Index Summary

  • Major market indices finished mixed this week.  The Dow Jones Industrial Average fell 0.32 percent. The S&P 500 Stock Index dropped 0.13 percent, while the Nasdaq Composite advanced 0.46 percent. The Russell 2000 small capitalization index rose by 1.34 percent this week.
  • The Hang Seng Composite rose 0.59 percent; Taiwan gained 1.04 percent while the KOSPI advanced 0.90 percent. The 10-year Treasury bond yield fell one basis point this week to 2.73 percent.

Domestic Equity Market

The S&P 500 Index was virtually unchanged this week. The market bounced around in a narrow range without making much real progress. Health care led the way on the back of merger and acquisition (M&A) activity while financials trailed as some of the big banks experienced modest declines.

S&P Economic Sectors
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  • The health care sector was the leader this week as generic drug maker Actavis agreed to acquire Forest Laboratories. Both stocks rose on the news with Actavis rising 13.8 percent and Forest Labs jumping 35.7 percent, posting the best performance in the S&P 500 this week.
  • The utilities sector was not far behind with strong performances from Ameren and Public Services Enterprise. Both companies beat earnings expectations and rose by more than 5 percent for the week.
  • Nabors Industries rose 21.6 percent this week. The company released quarterly earnings results, which were ahead of expectations, and is communicating enhanced visibility for its North American land drilling business.


  • The financials sector underperformed as index heavyweights Bank of America and Citigroup both fell by roughly 2.5 percent.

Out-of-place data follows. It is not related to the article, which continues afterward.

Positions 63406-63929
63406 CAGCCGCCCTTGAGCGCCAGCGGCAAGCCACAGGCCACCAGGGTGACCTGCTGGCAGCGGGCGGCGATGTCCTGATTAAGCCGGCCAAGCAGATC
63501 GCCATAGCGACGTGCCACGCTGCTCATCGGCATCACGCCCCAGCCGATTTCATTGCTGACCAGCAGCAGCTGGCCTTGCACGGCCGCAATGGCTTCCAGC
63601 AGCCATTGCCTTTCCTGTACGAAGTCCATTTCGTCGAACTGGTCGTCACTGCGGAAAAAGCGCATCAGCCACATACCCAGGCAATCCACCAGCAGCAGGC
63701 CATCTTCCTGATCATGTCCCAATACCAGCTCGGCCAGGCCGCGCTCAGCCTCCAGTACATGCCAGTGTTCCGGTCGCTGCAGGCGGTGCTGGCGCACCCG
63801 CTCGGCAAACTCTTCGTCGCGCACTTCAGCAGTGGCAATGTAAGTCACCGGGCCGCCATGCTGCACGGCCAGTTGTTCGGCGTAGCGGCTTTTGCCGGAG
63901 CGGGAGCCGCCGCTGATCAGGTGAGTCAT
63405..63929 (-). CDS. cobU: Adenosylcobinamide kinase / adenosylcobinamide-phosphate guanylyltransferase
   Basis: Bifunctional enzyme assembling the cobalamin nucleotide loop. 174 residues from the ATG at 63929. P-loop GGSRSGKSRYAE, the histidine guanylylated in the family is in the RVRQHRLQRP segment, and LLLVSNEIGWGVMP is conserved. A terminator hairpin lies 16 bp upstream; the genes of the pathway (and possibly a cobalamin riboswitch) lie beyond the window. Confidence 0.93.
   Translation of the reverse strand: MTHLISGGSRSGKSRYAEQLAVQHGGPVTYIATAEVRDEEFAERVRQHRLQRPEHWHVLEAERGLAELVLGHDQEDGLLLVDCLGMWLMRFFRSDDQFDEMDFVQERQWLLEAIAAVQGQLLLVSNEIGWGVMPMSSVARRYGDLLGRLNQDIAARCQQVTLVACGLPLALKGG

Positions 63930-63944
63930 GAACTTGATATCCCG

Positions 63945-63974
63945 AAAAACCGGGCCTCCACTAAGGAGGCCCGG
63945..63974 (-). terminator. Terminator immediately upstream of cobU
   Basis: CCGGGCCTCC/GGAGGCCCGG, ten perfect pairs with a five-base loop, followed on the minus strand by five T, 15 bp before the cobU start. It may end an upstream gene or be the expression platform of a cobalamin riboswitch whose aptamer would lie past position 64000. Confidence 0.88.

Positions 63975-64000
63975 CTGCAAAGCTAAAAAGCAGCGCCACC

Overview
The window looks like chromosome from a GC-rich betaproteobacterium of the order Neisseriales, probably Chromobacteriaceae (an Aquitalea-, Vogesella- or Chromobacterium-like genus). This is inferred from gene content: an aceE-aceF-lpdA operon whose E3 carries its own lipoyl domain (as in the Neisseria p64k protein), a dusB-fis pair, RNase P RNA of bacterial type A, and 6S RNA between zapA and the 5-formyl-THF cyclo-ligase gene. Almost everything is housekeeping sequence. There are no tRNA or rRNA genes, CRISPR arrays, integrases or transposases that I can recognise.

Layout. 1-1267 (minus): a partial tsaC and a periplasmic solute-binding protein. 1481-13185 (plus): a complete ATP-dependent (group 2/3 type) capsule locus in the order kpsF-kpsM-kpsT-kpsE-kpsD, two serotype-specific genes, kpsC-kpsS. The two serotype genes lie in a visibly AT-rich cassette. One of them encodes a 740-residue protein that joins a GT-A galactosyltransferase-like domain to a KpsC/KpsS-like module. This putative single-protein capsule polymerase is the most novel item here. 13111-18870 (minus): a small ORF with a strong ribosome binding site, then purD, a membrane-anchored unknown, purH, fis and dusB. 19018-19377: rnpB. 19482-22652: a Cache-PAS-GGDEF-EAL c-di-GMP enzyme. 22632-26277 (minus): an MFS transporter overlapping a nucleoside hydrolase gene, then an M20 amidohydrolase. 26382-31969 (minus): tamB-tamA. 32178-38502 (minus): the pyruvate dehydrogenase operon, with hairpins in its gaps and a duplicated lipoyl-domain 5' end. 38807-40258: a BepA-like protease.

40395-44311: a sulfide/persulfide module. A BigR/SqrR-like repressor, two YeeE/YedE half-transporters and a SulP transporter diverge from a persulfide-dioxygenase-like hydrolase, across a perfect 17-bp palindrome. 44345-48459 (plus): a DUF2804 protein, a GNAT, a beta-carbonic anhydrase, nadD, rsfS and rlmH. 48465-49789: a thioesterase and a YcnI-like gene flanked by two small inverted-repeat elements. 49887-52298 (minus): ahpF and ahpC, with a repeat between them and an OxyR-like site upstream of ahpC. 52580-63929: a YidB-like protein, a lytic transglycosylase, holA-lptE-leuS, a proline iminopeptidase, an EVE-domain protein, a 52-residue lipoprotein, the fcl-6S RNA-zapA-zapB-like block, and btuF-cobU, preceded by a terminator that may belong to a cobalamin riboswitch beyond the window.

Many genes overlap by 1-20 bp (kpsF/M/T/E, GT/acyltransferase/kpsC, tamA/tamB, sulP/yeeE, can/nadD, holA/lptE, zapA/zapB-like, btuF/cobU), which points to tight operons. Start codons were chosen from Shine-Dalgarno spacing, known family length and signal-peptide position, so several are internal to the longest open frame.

• The consumer staples sector was also a laggard as Coca-Cola fell 4.5 percent and Wal-Mart fell 3.5 percent on poor earnings results.
  • US Steel was the worst performer in the S&P 500 this week, falling 8.19 percent. A U.S. Department of Commerce ruling on anti-dumping duties for tubular products was a disappointing development for domestic steel producers.


  • The current macro environment remains positive as economic data is robust enough to give investors confidence in an economic recovery, but not so strong as to force the Fed to aggressively change course in the near term.
  • Money flows are likely to find their way into domestic U.S. equities and out of bonds and emerging markets.
  • The improving economic situation could possibly drive equity prices well into 2014.


  • A short-term market consolidation period after such strong performance over the past six months cannot be ruled out.
  • Higher interest rates are a threat for the whole economy. The Fed must walk a fine line and there is a large potential for policy error.
  • A lot of good news potentially is priced into the market and the economy will need to deliver to maintain the positive momentum in the market.

The Economy and Bond Market

Treasury bond yields were little changed this week.  It seemed all the focus was on the Olympics as both stock and bond markets ended the holiday-shortened week little changed from the prior week. Economic data was mixed and inflation data remained benign.

10-Year Treasury Yield
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  • Inflation data remains benign with producer prices up 1.2 percent and consumer prices up 1.6 percent on a year-over-year basis.
  • The Conference Board’s leading index rose 0.3 percent in January, ahead of expectations and pointing to a reasonably good economic outlook.
  • Japan’s central bank continued to add to its monetary policy accommodation by increasing the loans available to commercial banks.